The Manx surname Quine is derived from the Gaelic Mac - son of - pre-fixed to the popular Old Norse forename Sveinn, meaning page, boy or servant. It appears that that McQueens and McQueeneys may have reached the Isle of Man in the fourteenth century. The cognate name Swayne is found in English-speaking parts of the British Isles, in Denmark the equivalent name is Swenson while in the Isle of Skye McSwan and MacQueen share the same origins as Quine.In Skye the MacQueens were a minor clan within Clan Chatten. The name is first recorded in Mann in 1403 when Luke MacQuyn was granted certain educational endowments. In land records from the early 1500’s, the name is spread thinly over the south and west of the Island. MacQuyn and MacQuyne are found in Arbory, Castletown, Santon, Marown (West Baldwin), Braddan (including Ballaquine, West Baldwin), German and Michael. Donald MacQuene held land in the Treen of Camlork in Braddan, and half a chamber (storehouse) in Douglas.

There is evidence that before the earliest surviving rent rolls were compiled, the family held other large properties in the southern half of the Island. These were Ballaquinnea Moar and Beg in Marown, and Ballaqueeney at Port St. Mary.

There is also a Quinney family [pronounced Kunya by old Manx people] on the Isle of Man, and it seems likely that it is an offshoot of the same family.


The surname Quine or Quyne was associated with the farm of Arderry, in the Braddan and Onchan Abbeylands from at least 1540 until 1954. Arderry means ‘high hill-pasture’, in Manx Gaelic, and the farm lies on the south east side of the East Baldwin valley. In 1540 John McQuyne was paying the eight shillings annual rent due from the farm to Rushen Abbey, part of the rents which had originally supported the Nunnery at nearby Douglas. John’s descendants continued to hold Arderry until the early 1760’s, when Thomas Quine sold the property in two parts; the southern portion (later known as ‘Ohio’) passing to Robert Creer of Ballawyllin, and the main part, including the house and outbuildings, being sold to Robert Quine of Onchan, for 240, in 1761. Thomas immediately bought another farm closer to Douglas, Ballafargher (now Glenville), of which Robert Quine had been the occupier. The Manx were attached to their ancestral farms, and often expressed the desire that ancestral holdings should should remain in the same family or name if disposal was necessary. Some European legal systems recognised the rule of ‘retrait linagier’ by which kindred had a right of pre-emption, where old family land was to be sold. Early Irish landholders could not sell their share of their kin-land without the consent of their kinsmen. In the seventeenth and eighteenth centuries, settlements were drawn up in Mann which attempted to place restrictions on selling lands outside the family.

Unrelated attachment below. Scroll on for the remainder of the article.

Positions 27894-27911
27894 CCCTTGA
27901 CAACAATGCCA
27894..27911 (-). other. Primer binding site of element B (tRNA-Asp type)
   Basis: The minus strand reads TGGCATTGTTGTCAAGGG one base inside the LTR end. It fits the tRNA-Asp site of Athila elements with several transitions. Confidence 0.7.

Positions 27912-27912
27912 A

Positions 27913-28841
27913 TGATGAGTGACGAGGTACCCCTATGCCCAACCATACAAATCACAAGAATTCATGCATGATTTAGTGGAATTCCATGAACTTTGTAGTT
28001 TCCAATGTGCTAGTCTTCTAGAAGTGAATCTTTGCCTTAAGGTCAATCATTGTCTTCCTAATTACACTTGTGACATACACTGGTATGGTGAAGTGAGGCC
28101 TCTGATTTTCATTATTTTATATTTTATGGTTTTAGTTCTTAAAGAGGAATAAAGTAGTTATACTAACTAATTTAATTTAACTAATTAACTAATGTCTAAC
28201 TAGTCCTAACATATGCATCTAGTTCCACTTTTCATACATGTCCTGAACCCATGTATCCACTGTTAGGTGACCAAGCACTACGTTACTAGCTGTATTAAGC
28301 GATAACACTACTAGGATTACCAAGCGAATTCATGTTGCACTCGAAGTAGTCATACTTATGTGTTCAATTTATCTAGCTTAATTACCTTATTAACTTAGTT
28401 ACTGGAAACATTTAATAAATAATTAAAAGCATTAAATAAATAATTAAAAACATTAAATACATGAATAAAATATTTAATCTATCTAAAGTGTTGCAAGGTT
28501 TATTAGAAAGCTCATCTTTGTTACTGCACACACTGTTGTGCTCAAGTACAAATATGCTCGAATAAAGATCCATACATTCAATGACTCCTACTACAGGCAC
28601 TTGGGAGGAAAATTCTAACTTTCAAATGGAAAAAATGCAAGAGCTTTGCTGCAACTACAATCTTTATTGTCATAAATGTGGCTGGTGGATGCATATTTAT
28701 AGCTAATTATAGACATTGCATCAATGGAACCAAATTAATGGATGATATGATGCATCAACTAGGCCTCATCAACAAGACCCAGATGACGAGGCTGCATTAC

Unfortunately Thomas made no reference to the purchaser Robert as a cousin or kinsman in the Deed of 1761, and extensive research has failed to prove a relationship. Tradition had at least been respected by Thomas Quine, and ‘the name continued in the farm’ for many years to come. The former Quines of Arderry settled at Ballafargher [now Glenville] for several generations, later moving to Malew, and then, it is thought, to Andreas and the north.

Edgar Quine, M.H.K., a member of the Manx Legislature, and the late Professor Willard Van Orman Quine, a U.S. citizen, and internationally famous philosopher, were of this lineage.